As to what it means, it is important to observe that the section deals with the alternatives which are open to an offender who fails to carry out an order of community service. It does not purport to deal with the suspension of sentences. It is silent on the question of additional punishments. What it does is to stipulate the alternative punishments which a defaulter can be subjected to. The logic behind the authorization of more than one alternative sentence in the event of default lies in the need to obviate a situation where a defaulter would be returned to court for resentencing. That is achieved by adopting one or more of three possible options which can best be understood by resorting to the examples which follow. In option one, the sentencing court would say:
‘You are to perform community service for 105 hours, failing which you will be required to pay a fine of $200.’
The second option would be:
‘You are to perform community service for 105 hours, failing which you will undergo imprisonment for 2 months.’
And the third option would be:
‘You are to perform community service for 105 hours, failing which you will pay a fine of $200 and in the event that you fail to pay such fine you will undergo imprisonment for 2 months.’
In terms of the first option, if an offender fails to perform community service and he does not have money with which to pay the fine, he will have to be brought before a court to be sentenced to imprisonment, a course which is sanctioned by s 350C(3)(a) and (c). A defaulter sentenced under the second option will serve a prison term without being afforded the opportunity to pay a fine even if he can afford it. If sentenced under the third option, a defaulter who has money with which to pay the fine will pay to avoid going to prison, but if he does not have the money he will go to prison. The self evident efficacy of the third option is that there will be no need to return an offender to court for resentencing but for enforcement of a sentence already passed, and the offender will not be denied the opportunity to pay a fine.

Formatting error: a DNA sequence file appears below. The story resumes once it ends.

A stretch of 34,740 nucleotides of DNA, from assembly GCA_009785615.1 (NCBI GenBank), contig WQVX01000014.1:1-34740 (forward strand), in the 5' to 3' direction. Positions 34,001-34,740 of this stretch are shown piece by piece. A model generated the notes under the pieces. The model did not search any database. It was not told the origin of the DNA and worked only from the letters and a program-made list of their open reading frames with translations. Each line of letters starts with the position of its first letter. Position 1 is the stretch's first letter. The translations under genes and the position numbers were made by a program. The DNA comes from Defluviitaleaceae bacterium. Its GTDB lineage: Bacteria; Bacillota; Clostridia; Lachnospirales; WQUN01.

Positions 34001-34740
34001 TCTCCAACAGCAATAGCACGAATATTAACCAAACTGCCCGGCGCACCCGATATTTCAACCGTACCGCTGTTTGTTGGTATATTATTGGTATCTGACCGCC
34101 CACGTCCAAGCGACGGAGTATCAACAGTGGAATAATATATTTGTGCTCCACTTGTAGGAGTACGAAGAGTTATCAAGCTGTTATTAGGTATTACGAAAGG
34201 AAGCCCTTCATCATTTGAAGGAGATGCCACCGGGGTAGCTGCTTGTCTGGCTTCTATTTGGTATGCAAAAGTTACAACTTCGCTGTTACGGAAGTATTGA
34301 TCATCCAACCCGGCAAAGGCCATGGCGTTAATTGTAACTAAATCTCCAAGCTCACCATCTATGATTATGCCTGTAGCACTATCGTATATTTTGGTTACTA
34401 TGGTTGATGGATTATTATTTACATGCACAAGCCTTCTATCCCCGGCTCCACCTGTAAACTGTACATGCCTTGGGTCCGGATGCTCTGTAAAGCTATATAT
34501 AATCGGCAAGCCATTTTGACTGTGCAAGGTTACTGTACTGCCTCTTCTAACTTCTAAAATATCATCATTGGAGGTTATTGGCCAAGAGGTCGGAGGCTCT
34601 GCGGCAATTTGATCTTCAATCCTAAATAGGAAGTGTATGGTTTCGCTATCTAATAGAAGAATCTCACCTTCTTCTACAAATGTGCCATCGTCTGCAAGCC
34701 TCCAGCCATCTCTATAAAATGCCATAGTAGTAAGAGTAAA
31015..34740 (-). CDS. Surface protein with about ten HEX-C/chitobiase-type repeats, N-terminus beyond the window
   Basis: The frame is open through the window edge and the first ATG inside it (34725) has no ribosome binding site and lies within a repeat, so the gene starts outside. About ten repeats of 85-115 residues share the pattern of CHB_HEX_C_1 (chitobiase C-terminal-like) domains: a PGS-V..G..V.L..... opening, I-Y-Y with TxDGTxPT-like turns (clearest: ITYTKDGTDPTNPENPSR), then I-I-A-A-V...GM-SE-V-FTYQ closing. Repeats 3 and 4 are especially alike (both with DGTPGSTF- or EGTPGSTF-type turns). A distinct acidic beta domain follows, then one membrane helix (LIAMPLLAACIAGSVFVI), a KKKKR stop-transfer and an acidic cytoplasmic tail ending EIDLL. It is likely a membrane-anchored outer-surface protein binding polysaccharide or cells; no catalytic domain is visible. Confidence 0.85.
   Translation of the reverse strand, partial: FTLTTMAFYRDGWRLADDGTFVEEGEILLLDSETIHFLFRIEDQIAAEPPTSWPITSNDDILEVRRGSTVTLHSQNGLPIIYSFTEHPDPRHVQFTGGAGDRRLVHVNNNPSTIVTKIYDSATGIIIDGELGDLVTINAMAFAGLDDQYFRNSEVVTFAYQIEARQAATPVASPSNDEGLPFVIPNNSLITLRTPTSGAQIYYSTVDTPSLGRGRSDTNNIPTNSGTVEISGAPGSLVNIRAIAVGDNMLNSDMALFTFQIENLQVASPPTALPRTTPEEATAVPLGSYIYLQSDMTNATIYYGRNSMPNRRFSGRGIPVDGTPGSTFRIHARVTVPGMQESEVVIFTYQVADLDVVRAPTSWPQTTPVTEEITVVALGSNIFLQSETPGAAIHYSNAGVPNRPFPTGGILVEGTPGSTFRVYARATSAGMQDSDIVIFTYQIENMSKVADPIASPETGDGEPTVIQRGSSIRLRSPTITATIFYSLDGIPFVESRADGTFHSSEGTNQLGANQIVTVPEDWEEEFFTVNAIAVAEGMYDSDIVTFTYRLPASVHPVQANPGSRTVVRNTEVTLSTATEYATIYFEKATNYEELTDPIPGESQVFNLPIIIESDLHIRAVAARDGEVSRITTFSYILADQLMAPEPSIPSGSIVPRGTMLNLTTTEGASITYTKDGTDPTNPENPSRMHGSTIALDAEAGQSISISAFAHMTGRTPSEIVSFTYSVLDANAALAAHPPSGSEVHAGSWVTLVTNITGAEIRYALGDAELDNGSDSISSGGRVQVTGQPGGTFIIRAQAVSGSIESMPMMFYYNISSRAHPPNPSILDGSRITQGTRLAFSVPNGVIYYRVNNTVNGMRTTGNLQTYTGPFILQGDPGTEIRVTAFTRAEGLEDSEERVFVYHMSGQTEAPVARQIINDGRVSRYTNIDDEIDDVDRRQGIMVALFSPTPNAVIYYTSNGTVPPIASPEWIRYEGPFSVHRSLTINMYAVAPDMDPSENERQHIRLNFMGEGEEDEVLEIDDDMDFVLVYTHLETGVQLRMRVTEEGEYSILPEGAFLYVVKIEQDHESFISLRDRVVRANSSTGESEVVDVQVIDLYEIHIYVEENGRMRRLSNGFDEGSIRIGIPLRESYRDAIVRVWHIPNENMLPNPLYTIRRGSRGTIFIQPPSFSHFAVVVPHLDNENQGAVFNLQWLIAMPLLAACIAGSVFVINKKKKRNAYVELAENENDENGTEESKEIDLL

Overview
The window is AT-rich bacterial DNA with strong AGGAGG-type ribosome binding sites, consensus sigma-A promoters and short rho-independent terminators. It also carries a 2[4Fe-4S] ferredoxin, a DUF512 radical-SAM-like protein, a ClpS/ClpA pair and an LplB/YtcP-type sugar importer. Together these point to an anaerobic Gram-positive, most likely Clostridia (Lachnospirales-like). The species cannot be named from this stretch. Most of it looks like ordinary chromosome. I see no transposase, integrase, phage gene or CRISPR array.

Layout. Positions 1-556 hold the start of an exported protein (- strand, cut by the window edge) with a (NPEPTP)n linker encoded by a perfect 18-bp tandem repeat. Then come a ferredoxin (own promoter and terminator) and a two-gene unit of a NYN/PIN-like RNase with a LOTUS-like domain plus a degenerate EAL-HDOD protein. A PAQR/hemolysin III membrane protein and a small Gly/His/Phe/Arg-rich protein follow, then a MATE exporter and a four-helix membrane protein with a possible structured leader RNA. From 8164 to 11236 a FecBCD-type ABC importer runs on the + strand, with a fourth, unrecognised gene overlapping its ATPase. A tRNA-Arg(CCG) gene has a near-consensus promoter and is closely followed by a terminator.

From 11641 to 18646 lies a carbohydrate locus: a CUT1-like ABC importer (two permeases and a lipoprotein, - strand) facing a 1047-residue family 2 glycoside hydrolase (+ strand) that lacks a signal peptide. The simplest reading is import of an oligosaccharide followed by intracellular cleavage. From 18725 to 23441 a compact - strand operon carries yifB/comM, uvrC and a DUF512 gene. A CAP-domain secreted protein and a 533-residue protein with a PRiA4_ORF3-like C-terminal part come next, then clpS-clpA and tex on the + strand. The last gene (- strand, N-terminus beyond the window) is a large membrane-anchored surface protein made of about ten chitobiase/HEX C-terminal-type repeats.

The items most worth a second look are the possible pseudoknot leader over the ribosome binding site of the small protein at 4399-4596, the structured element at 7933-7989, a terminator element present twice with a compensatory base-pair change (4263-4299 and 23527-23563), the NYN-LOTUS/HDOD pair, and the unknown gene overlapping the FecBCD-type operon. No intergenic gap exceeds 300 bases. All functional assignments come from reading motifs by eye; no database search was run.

It is true that the section does not deal with the question of suspending a sentence on condition of future good conduct but it is equally true that the section does not prohibit such a course. The suspension of sentences is regulated by s 358(2)(b) and s 358(3). Section 358(2)(b) gives the court the power to pass sentence, but order the operation of the whole or any part of the sentence to be suspended for a period of fine (sic) on such “conditions as the court may specify in the order”. Section 358(3) lays down the conditions upon which a sentence may be suspended and they include future good behaviour. On a proper reading of s 350A and s 358, I would confidently venture the opinion that a direct community service order imposed in terms of s 350A can itself be suspended in terms of s 358. If that be so, then there is no logical ground discernible from within the four corners of s 350A which would justify the conclusion that once a court imposes a direct community service order with the concomitant alternatives provided therein, it cannot proceed to impose a prison term and to suspend such prison term on condition of future good behaviour or for that matter on any other suitable condition such as restitution. A direct order of community service is clearly a sentence whose operation can be suspended in whole or in part on suitable conditions. Put in a different way, s 358 applies to all offences except those specified in the Eighth Schedule and s 350A(3) does not seek to create an exception.